Balmoral Castle has been the Scottish home of the Royal Family since it was purchased for Queen Victoria by Prince Albert in 1852, having been first leased in 1848. The castle is an example of Scots Baronial architecture.
King Robert II of Scotland (1316–1390) had a hunting lodge in the area. Historical records also indicate that a house at Balmoral was built by Sir William Drummond in 1390. A tower house was built on the estate by the Gordons.
Sir Robert Gordon, a younger brother of the 4th Earl of Aberdeen, acquired the estate in 1830. He made major alterations to the original castle at Balmoral, including baronial-style extensions that were designed by John Smith of Aberdeen.
Soon after the estate was purchased by the royal family in 1852, the existing house was found to be too small and the current Balmoral Castle was commissioned. The architect was William Smith of Aberdeen, although his designs were amended by Prince Albert.
In 1931, the castle gardens were opened to the public for the first time and they now are open daily between April and the end of July, after which Queen Elizabeth arrives for her annual stay. The ballroom is the only room in the castle that may be viewed by the public.
Though called a castle, Balmoral's primary function is that of a country house. It is a 'typical and rather ordinary' country house from the Victorian period. The tower and 'pepper pot turrets' are characteristic features of the residence's Scottish Baronial style. The seven story tower is an architectural feature borrowed from medieval defensive tower houses. Other features of the Scottish Baronial style are the crow-stepped gables, dormer windows, and battlemented porte-cochère.
Balmoral Estate is within the Cairngorms National Park and is partly within the Deeside and Lochnagar National Scenic Area. The 50,000-acre (20,000 ha) estate contains a wide variety of landscapes, from the Dee river valley to open mountains.References:
The Beckov castle stands on a steep 50 m tall rock in the village Beckov. The dominance of the rock and impression of invincibility it gaves, challenged our ancestors to make use of these assets. The result is a remarkable harmony between the natural setting and architecture.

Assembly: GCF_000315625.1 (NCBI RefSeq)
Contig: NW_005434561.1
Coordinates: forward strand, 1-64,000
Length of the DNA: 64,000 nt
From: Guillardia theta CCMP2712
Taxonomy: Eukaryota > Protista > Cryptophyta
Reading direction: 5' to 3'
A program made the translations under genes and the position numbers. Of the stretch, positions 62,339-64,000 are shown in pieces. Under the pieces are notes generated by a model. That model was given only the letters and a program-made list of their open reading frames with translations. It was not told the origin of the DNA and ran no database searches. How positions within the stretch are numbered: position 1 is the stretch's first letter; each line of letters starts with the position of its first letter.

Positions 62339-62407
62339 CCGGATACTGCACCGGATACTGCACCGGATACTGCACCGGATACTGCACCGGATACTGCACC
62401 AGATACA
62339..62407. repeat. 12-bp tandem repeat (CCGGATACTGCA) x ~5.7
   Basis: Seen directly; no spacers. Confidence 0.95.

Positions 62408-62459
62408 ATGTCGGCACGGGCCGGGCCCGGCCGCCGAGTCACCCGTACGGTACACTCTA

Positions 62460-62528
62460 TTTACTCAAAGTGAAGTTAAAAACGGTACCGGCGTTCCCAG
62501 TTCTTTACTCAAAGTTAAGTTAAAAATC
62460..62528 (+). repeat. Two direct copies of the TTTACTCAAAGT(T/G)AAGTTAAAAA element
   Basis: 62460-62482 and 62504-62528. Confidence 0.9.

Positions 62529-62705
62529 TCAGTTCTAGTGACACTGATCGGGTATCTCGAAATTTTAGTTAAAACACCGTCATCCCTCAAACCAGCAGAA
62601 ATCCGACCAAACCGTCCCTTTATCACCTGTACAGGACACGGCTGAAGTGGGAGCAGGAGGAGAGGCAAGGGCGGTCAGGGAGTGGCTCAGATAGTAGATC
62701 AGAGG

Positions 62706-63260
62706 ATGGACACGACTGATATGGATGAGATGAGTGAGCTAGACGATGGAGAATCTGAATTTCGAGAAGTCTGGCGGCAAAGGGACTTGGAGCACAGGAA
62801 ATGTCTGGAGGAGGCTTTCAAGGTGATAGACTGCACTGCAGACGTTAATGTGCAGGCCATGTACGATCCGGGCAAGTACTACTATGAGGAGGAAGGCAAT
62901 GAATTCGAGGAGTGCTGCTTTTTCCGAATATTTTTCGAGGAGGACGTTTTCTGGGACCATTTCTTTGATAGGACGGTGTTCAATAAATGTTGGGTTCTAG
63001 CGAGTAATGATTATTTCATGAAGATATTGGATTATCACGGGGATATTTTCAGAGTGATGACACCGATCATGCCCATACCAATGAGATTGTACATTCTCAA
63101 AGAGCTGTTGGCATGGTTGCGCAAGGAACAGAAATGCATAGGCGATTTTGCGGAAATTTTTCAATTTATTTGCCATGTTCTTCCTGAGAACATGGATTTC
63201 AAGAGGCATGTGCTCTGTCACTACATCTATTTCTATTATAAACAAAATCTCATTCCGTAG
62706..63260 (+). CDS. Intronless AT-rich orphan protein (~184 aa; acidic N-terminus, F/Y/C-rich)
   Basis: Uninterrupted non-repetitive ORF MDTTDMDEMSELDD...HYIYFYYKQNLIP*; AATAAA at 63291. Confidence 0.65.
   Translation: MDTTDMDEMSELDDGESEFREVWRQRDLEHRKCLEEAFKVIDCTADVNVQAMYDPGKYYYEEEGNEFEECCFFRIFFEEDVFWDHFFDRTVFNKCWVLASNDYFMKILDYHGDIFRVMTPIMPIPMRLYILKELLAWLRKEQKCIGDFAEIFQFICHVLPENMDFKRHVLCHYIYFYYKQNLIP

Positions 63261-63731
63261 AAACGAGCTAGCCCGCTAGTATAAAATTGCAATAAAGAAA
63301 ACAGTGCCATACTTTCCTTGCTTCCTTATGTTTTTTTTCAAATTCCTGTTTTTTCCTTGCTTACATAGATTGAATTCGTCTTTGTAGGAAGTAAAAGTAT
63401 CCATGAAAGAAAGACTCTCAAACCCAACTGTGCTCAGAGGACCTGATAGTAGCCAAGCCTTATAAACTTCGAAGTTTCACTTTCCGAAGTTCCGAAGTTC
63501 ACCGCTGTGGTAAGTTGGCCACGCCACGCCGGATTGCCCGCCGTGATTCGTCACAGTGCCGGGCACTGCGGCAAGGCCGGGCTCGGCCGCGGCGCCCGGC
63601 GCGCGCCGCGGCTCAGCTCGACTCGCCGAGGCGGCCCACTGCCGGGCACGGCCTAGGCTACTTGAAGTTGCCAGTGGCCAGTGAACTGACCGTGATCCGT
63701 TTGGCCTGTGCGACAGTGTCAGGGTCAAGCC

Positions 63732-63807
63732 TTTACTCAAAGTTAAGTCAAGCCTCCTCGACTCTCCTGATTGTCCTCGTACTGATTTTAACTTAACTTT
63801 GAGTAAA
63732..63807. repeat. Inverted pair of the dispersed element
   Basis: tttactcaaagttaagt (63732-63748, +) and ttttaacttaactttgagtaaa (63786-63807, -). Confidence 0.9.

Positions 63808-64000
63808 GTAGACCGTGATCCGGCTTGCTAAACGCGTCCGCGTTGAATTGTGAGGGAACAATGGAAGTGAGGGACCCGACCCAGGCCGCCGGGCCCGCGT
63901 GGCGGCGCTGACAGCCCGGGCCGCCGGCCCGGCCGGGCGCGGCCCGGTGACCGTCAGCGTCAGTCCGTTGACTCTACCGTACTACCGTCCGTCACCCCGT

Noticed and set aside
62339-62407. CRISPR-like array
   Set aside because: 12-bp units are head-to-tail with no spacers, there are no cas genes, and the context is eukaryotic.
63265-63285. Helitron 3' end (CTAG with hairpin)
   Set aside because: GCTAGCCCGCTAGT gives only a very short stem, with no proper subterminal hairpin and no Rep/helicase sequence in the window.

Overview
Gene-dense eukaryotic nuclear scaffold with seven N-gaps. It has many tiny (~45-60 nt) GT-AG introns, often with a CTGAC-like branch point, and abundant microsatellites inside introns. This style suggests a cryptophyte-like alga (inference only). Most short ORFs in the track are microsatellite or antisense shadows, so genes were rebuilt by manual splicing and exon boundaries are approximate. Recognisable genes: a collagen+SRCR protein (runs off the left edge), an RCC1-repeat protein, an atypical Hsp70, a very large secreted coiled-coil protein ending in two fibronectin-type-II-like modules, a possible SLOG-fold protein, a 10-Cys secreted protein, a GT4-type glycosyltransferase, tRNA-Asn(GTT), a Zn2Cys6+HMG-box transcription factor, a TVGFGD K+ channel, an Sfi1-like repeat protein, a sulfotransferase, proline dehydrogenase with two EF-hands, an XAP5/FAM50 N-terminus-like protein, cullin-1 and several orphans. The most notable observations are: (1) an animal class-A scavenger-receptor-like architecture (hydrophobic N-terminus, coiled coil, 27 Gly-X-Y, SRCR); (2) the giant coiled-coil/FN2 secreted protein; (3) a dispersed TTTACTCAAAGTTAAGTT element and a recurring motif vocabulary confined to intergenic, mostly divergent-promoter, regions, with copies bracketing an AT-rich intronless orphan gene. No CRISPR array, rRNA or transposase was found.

The castle first mentioned in 1200 was originally owned by the King and later, at the end of the 13th century it fell in hands of Matúš Èák. Its owners alternated - at the end of the 14th century the family of Stibor of Stiborice bought it.
The next owners, the Bánffys who adapted the Gothic castle to the Renaissance residence, improved its fortifications preventing the Turks from conquering it at the end of the 16th century. When Bánffys died out, the castle was owned by several noble families. It fell in decay after fire in 1729.
The history of the castle is the subject of different legends. One of them narrates the origin of the name of castle derived from that of jester Becko for whom the Duke Stibor had the castle built.
Another legend has it that the lord of the castle had his servant thrown down from the rock because he protected his child from the lords favourite dog. Before his death, the servant pronounced a curse saying that they would meet in a year and days time, and indeed precisely after that time the lord was bitten by a snake and fell down to the same abyss.
The well-conserved ruins of the castle, now the National Cultural Monument, are frequently visited by tourists, above all in July when the castle festival takes place. The former Ambro curia situated below the castle now shelters the exhibition of the local history.